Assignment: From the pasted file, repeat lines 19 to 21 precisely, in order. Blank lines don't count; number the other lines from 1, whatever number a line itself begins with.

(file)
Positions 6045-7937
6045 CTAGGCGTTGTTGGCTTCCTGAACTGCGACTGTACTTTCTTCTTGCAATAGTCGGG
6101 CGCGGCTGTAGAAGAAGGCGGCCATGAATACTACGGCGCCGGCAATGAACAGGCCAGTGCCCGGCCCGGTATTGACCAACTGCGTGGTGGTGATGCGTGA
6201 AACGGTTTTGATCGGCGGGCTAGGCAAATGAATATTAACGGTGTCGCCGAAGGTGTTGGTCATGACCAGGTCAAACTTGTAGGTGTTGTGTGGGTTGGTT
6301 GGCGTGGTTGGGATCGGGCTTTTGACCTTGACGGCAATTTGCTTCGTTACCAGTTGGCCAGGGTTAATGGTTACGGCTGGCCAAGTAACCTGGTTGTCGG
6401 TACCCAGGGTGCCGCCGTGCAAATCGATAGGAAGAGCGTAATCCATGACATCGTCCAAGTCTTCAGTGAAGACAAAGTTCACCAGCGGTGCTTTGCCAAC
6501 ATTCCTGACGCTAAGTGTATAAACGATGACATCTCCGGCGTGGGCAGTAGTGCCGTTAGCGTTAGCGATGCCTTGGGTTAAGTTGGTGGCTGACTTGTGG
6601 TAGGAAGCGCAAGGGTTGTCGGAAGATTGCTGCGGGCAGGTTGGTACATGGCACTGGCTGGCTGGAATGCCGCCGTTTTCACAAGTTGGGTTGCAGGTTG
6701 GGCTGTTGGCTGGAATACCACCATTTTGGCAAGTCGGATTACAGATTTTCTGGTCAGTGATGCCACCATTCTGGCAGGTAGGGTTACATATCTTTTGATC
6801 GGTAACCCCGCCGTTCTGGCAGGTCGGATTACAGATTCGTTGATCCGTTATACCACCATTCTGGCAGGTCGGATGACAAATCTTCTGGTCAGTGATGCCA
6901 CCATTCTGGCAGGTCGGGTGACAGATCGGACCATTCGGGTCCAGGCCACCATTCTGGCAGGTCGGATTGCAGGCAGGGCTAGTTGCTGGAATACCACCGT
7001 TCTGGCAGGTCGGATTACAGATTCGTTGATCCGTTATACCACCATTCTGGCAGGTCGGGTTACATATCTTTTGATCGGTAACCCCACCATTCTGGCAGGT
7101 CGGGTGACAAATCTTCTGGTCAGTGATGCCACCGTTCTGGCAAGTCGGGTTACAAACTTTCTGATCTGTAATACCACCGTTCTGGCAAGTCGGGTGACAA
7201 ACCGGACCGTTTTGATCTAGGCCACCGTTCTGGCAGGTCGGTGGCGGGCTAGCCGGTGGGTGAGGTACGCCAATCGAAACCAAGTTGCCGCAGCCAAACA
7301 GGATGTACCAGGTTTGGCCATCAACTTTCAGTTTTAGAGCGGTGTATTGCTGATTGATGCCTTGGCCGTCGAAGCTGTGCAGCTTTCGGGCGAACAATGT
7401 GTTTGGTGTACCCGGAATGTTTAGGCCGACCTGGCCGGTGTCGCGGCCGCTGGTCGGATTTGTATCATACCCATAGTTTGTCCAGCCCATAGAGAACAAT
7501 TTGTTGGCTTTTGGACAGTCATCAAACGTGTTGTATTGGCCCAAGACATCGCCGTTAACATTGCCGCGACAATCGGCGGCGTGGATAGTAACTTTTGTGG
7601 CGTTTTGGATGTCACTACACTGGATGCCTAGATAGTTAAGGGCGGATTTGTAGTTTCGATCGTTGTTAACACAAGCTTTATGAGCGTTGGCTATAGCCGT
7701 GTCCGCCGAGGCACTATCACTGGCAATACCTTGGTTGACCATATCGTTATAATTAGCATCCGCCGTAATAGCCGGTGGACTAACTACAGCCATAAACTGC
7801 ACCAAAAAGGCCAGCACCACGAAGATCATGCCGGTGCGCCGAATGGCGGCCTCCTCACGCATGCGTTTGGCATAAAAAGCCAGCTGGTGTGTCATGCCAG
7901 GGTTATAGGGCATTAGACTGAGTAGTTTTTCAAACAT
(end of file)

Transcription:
7701 GTCCGCCGAGGCACTATCACTGGCAATACCTTGGTTGACCATATCGTTATAATTAGCATCCGCCGTAATAGCCGGTGGACTAACTACAGCCATAAACTGC
7801 ACCAAAAAGGCCAGCACCACGAAGATCATGCCGGTGCGCCGAATGGCGGCCTCCTCACGCATGCGTTTGGCATAAAAAGCCAGCTGGTGTGTCATGCCAG
7901 GGTTATAGGGCATTAGACTGAGTAGTTTTTCAAACAT